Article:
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Re: A valuable lesson on the difference between XML Schemas and

From: "Cheney, Edward A SSG RES USAR USARC" <austin.cheney@--.----.--->
To: "xmlschema-dev@--.---" <-------------@--.--->
Date: 11/4/2011 5:13:00 PM
Classification: UNCLASSIFIED
Roger,

I do not agree, although I certainly agree from the perspective of an English language user.  The reason I disagree is due to complexities of linguistic use and linguistic determinism.  There are two considerations to be aware of if your native language is an Indo-European language.

Generally, Indo-European languages operate in a manner of starting with a commonly known, or perhaps agreed upon, subject.  From that subject context driven elaboration is applied first in the form of statements and then in the multidimensional form of paragraphs.  This is how we come to know of context.  From a data perspective context is frustrating, because data is stale and so models must exist in order to map relationships that bind meta data sufficiently to allow context model.

There are other languages that do not work like that.  For example, take Swahili, and likely other Bantu languages.
http://en.wikipedia.org/wiki/Swahili_language#Semantic_motivation

In the case of Swahili context is less necessary, because breaking down a single word into its respective prefix(es) yields the direct meta data that describes the word.  In this case the description is known and the thing are known because of the formulation of the single word and so contextual mappings are either partially or completely irrelevant compared to equal understanding in an English communication.  The result is that if a descriptive structure were created with absolute and commonly agreed upon certainties of grammar then it may be safe to claim such a structure is certainly semantic because its components and types are already know without additional inferences.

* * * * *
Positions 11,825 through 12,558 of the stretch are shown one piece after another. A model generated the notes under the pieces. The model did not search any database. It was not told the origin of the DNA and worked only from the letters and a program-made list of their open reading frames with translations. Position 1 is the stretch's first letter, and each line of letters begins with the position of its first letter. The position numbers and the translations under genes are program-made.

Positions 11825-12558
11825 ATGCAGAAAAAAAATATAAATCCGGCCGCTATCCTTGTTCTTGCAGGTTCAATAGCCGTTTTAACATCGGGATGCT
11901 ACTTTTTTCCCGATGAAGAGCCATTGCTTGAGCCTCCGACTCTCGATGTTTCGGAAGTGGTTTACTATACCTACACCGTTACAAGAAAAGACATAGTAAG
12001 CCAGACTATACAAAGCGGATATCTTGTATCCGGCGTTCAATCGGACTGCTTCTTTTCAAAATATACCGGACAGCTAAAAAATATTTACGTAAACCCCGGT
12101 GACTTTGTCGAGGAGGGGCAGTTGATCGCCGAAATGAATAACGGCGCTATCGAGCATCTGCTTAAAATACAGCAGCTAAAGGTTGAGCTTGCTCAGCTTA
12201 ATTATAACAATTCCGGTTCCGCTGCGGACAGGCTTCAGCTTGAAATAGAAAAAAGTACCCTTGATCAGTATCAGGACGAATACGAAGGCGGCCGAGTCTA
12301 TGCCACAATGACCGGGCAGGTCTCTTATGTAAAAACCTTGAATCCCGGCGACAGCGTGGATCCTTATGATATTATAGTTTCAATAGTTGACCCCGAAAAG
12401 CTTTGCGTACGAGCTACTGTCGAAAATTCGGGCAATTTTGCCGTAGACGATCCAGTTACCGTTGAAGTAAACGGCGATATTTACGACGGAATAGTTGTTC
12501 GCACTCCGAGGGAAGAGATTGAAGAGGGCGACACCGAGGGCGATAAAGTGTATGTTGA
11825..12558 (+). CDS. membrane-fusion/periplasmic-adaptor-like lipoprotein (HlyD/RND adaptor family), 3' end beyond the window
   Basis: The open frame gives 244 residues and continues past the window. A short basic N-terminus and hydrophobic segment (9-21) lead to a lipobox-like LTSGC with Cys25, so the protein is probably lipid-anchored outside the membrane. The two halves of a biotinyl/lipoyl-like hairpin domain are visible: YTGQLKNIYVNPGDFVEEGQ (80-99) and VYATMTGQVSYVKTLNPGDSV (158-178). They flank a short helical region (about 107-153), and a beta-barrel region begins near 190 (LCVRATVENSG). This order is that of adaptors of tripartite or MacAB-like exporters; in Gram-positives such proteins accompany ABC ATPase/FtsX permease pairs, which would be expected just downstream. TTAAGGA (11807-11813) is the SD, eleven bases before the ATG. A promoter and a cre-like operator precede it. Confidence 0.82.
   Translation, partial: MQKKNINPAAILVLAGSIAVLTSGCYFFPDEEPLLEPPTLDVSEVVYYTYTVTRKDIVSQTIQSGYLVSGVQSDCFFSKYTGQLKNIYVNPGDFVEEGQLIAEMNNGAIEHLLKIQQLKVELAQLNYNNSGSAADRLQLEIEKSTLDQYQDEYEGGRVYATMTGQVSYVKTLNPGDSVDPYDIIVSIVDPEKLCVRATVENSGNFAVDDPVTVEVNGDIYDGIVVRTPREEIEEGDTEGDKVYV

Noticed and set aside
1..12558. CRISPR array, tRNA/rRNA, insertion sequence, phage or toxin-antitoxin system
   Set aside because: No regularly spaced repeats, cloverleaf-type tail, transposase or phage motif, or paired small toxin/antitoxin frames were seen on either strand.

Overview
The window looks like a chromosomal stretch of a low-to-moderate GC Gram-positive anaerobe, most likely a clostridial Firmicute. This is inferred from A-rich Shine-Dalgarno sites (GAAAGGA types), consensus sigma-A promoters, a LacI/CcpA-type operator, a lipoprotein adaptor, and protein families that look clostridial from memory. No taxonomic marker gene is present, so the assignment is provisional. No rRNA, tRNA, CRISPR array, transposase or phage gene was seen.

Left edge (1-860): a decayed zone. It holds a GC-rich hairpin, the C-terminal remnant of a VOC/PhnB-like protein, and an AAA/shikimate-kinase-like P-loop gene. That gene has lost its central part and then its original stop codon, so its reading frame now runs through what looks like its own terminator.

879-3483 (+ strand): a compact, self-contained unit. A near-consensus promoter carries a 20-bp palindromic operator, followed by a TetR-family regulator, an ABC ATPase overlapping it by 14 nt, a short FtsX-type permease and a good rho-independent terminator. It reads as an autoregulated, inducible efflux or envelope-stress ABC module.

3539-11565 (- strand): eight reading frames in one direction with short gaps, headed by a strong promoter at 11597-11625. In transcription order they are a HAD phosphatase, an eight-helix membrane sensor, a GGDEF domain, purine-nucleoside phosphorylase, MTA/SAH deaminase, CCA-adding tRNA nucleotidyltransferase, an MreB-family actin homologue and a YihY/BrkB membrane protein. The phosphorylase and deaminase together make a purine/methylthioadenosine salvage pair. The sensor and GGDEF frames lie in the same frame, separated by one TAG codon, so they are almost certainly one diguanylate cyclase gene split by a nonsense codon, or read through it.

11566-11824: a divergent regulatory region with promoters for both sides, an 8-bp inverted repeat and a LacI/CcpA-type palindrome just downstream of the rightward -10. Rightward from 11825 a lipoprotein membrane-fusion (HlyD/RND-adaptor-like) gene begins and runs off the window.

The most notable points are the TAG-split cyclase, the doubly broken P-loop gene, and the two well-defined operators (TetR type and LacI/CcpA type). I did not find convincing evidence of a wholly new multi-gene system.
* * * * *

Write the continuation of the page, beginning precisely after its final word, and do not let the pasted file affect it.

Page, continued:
Another fault of many Indo-European languages is in their written expression.  Namely that such languages are reliant upon an alphabet.  Alphabets are certainly technologically superior static pictographs.  I come to this conclusion because pictographic means of writing take substantially longer to learn even if they are possibly more expressive and potentially more compact and alphabetic communications.  My inference is that the shorter durations of learning a writing without sacrifice to equal oral communication of a given language is the measure by which I claim technological superiority.

Alphabetic writings are problematic for several reasons.  I am solely an English speaker, so I will only speak from an English perspective.  Alphabets are expressions where written glyphs represent a sound.  In English words are not formed of sounds, but are formed of syllables that may constitute a plurality of sounds.  Furthermore the English language has something like 42 sounds, but only contains 26 letters in its Alphabet of which some of the letters are phonetically redundant.  This is horribly confusing.